- Image courtesy of WSU
- Illustration of the "peptoid nanoflower" making its way into a cell to deliver therapeutic genes.
A piece of paper may seem thin to the naked eye, but it's roughly 100,000 nanometers thick — giant in the world of nanotechnology. Try to imagine something nearly 1,000 times smaller than that.
Researchers at Washington State University have developed a particle that size that could potentially serve as a vessel to deliver gene therapies or other treatment directly into cells, a finding that could prove instrumental in cancer treatment.
Gene therapies are promising methods to replace, or deactivate, a mutated copy of a gene in a cell or to introduce a new gene to help fight an illness.
While promising, gene therapies are considered risky and are still only used in situations where no other treatment is viable. One problem has been effectively delivering the therapeutic material past a cell's natural defenses and into the heart of the cell where it can go to work. The other is making sure the "vessels" containing the material aren't toxic.
Yuehe Lin, a professor with the WSU School of Mechanical and Materials Engineering, says previous research on nanoscale material has typically been done by material scientists or chemists and the focus hasn't been on medicinal uses. Lin thinks this research could help change that.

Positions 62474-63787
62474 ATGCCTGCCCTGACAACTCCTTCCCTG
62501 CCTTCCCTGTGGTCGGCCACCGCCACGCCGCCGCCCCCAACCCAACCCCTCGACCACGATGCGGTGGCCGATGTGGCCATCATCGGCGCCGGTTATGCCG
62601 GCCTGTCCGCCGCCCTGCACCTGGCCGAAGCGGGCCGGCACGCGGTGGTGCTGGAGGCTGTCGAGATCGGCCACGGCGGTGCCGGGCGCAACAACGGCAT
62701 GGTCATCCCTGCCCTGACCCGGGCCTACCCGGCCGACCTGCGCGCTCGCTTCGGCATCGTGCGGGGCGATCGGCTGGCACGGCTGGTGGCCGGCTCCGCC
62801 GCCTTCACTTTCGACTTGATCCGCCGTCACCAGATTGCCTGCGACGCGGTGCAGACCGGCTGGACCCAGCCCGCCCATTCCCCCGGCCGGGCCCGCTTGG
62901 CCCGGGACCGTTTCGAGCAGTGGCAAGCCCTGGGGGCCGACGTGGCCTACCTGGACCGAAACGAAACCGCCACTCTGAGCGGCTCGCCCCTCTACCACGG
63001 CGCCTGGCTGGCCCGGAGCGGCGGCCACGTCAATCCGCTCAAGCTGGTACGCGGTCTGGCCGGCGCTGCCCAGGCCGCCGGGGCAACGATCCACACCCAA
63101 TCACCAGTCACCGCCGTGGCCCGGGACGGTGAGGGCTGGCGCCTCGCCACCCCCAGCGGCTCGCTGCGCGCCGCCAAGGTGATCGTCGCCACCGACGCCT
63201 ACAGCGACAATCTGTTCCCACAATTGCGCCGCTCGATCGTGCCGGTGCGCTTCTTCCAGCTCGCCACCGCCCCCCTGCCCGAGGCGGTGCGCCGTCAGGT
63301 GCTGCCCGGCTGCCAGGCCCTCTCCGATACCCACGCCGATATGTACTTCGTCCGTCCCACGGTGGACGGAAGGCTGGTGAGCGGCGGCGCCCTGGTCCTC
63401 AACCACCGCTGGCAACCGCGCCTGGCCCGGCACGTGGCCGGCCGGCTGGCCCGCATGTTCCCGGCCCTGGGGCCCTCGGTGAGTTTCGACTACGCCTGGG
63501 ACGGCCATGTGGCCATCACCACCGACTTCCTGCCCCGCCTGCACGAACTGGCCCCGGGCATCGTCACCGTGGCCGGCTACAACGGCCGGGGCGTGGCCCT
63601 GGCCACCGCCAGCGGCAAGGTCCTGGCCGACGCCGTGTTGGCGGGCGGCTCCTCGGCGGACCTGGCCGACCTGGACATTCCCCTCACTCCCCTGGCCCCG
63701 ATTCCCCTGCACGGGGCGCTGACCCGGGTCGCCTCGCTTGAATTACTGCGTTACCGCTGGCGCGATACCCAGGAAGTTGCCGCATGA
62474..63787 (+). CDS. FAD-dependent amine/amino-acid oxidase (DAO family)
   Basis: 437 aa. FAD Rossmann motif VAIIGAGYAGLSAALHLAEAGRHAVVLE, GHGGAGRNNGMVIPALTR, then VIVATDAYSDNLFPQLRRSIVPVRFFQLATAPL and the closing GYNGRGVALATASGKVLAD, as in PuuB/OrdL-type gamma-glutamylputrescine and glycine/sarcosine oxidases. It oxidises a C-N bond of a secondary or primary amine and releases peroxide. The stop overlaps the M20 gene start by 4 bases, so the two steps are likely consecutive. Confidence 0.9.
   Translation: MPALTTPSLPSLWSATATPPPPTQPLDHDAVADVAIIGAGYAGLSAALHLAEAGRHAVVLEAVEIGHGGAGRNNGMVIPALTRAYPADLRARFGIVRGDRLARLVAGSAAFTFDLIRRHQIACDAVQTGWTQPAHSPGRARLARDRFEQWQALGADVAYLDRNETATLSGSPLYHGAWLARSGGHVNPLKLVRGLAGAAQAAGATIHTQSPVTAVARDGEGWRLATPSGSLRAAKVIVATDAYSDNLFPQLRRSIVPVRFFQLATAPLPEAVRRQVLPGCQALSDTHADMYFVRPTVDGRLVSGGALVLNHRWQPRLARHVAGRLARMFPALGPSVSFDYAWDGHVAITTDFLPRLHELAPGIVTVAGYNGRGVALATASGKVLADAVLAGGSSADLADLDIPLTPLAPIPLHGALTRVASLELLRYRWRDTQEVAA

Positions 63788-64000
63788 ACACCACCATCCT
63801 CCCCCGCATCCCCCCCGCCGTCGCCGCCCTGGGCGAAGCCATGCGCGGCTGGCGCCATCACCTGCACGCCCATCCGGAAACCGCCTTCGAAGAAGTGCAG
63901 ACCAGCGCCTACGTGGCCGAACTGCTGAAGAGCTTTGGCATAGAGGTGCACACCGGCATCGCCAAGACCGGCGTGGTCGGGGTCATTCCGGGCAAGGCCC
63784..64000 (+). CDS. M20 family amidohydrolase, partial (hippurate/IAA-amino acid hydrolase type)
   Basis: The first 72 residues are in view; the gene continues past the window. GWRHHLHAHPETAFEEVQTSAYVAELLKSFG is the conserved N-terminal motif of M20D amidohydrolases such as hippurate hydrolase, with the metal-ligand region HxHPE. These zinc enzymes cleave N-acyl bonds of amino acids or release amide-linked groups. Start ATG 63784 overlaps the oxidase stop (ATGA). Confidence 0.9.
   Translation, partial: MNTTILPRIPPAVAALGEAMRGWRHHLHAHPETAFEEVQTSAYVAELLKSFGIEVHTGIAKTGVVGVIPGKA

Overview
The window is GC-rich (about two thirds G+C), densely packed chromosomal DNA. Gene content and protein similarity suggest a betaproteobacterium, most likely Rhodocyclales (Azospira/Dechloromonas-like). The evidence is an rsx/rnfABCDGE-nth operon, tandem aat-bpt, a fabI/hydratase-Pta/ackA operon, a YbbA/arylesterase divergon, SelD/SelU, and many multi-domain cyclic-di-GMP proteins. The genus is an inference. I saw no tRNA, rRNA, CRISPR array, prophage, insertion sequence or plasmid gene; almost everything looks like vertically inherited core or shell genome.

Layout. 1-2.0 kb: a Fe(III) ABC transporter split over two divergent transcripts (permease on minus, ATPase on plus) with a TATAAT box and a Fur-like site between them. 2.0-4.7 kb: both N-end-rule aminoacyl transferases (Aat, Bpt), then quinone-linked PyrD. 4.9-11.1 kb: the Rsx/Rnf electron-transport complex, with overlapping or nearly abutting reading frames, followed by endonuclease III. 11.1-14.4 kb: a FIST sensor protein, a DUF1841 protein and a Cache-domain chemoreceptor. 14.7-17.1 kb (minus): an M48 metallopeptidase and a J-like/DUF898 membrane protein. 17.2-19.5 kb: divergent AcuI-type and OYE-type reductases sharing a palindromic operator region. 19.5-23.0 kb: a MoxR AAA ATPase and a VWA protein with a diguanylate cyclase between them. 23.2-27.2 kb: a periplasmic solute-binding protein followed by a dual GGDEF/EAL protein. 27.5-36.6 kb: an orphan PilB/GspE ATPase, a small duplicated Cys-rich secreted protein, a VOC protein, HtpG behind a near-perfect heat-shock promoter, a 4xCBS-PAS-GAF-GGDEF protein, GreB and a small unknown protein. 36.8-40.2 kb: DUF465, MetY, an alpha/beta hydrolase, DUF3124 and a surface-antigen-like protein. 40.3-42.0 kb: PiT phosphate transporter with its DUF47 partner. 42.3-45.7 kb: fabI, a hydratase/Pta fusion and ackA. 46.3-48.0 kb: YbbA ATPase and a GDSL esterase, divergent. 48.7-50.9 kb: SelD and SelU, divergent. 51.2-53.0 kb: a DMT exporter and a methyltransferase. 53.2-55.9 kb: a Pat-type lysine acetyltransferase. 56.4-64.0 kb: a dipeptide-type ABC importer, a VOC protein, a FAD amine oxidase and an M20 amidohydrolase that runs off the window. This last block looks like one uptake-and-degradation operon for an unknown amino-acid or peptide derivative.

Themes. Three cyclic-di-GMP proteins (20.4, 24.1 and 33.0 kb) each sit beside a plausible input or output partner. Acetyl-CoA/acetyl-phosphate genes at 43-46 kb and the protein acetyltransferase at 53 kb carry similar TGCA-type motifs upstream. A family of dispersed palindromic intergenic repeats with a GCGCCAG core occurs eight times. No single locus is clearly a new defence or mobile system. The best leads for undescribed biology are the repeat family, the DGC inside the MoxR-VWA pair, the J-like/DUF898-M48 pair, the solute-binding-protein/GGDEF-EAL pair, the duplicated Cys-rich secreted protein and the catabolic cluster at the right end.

"Nanoscale material can really be used for patients," Lin says.
The WSU researchers synthesized peptoids that are similar to natural peptides that make up proteins, creating what Lin calls "peptoid nanoflowers." The newly created nanomaterials were loaded up with a model drug molecule and then researchers watched as the nanoflowers slipped past a cell's defenses, offloading the cargo once inside and exhibiting minimal toxicity to the cell along the way.
Lin and his research partner, Chunlong Chen, senior scientist at the Department of Energy's Pacific Northwest National Laboratory, published their results in the journal Small. For that paper, they used model drug molecules as cargo, but they hope to use real therapies soon.
"This paves a new way for us to develop nano-cargos that can efficiently deliver drug molecules into the cell and offers new opportunities for targeted gene therapies," Lin says.